Churchill’s world seemed to have ended with the WWII. The British Empire was lost, Britain was bankrupt and his Conservative Party was voted out of office.
Once again, he refused to accept defeat, re-launching himself on the international stage with a powerful warning about the Soviet ‘Iron Curtain’ that the Russians were drawing down across Europe. He also made repeated appeals for closer Anglo-American unity and greater European integration, themes which continue to dominate British foreign policy.
He returned as a peacetime Prime Minister in 1951, participating in the Coronation of Queen Elizabeth II, but failed to get a hoped-for summit meeting with the Russians. Poor health finally forced his retirement in 1955 though he remained a Member of Parliament until June 1964. He died aged ninety on 24 January 1965, the seventieth anniversary of his father’s death, and was given a State Funeral.
This section will tell you more about the final two decades of Churchill’s life – his second premiership and his ‘long sunset’.
The Story Behind the Investiture
BY DAL NEWFIELD
Finest Hour 20, July-August 1971
The origins of the Cinque Ports are lost in antiquity, but it is generally agreed that the confederacy began long before 1066. Alfred the Great is credited with the establishment of the British Navy, but his appreciation of the use of sea power in war did not survive him, and England offered no effective naval resistance to subsequent Danish and Norman invasions. So it was that Hastings, Romney, Hythe, Dover and Sandwich formed an association to provide and man a naval defense force. Winchelsea and Rye were added later to these “head ports” and some 30 other inland towns became supporting “limbs.” William the Conqueror found it advantageous to deal with the Cinque Ports, giving tax exemptions and the right to make their own by-laws in return for the Cinque Ports’ commitment to maintain a fleet “to keep the Narrow Seas,” a function which they strenuously discharged throughout the Middle Ages. Read More >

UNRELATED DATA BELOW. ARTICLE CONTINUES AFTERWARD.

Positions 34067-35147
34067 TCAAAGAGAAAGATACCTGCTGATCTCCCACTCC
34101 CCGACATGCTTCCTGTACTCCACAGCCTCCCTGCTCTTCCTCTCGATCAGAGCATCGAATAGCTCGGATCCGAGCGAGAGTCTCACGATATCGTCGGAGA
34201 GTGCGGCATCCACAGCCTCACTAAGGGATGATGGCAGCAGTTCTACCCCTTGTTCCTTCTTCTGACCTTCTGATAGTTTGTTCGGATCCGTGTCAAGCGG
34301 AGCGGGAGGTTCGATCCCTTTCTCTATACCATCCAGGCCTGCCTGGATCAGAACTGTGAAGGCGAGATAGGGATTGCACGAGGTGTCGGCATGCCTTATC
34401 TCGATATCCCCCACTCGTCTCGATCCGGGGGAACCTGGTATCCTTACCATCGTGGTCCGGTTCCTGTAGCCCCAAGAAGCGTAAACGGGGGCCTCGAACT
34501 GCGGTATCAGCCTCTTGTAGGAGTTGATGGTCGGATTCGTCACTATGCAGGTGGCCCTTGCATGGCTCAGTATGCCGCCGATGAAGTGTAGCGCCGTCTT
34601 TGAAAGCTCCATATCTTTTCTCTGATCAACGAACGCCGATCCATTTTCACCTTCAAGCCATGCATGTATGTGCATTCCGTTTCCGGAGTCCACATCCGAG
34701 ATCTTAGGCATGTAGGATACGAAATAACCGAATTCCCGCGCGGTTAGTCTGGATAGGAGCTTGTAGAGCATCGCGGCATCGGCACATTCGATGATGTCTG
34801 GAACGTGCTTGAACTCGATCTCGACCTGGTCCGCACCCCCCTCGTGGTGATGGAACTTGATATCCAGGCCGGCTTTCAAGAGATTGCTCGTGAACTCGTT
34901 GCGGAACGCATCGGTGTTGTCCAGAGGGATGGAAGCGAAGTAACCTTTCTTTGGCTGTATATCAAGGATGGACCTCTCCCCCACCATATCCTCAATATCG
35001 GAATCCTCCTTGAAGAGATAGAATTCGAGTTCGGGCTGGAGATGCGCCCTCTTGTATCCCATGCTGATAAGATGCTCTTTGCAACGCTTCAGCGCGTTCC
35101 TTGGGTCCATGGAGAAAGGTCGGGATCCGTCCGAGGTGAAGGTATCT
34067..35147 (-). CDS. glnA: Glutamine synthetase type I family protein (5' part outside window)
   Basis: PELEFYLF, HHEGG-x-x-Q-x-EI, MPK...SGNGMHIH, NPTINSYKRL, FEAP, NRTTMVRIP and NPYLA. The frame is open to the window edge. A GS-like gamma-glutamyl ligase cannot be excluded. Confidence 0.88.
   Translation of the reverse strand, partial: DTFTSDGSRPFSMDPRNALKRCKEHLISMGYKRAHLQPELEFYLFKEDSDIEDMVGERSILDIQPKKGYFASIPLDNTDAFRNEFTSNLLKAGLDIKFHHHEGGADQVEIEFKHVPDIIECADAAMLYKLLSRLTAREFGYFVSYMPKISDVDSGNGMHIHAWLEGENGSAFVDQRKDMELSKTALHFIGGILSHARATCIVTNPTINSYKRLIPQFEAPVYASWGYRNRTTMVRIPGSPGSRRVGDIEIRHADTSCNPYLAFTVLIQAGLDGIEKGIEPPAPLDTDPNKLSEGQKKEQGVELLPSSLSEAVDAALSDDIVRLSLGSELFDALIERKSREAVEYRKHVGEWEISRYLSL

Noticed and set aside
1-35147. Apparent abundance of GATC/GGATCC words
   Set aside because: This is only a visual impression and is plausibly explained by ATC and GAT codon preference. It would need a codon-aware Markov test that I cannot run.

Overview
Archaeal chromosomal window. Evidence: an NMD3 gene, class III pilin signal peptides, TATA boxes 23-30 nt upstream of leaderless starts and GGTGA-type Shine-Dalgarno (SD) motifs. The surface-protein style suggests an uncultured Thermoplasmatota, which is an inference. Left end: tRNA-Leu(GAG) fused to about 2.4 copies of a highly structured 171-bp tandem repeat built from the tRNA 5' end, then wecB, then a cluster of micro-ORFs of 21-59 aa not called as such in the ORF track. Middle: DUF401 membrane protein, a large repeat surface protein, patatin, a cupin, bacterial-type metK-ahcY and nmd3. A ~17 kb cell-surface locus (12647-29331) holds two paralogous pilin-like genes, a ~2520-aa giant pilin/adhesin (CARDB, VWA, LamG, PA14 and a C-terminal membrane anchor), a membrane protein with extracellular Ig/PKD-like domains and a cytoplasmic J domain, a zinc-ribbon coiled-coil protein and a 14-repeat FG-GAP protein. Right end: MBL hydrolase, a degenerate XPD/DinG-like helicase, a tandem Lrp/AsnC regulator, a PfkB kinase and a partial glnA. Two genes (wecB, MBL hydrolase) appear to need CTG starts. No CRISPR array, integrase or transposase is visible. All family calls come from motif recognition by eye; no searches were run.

By Kjell Stromberg
On occasion, the Swedish Academy has surprised everyone by its choice of Nobel laureates. It happened in 1953, when after awards for literature to Per Lagerkvist and Francois Mauriac in the preceding two years, the Academy chose Sir Winston Churchill. Whatever may have been the literary merits of this extraordinary laureate, it is certain that for most people throughout the world he was chiefly, if not exclusively, the great statesman who had been the architect of victory in the greatest of all wars. Another point was that, after six years out of power, Churchill had become once again Prime Minister of Great Britain in 1951, and it was generally believed that the Swedish Academy had assumed a tacit obligation not to crown any writer who was either holding a government position or playing a political role of first rank in his country at the time his candidacy might be presented. Read More >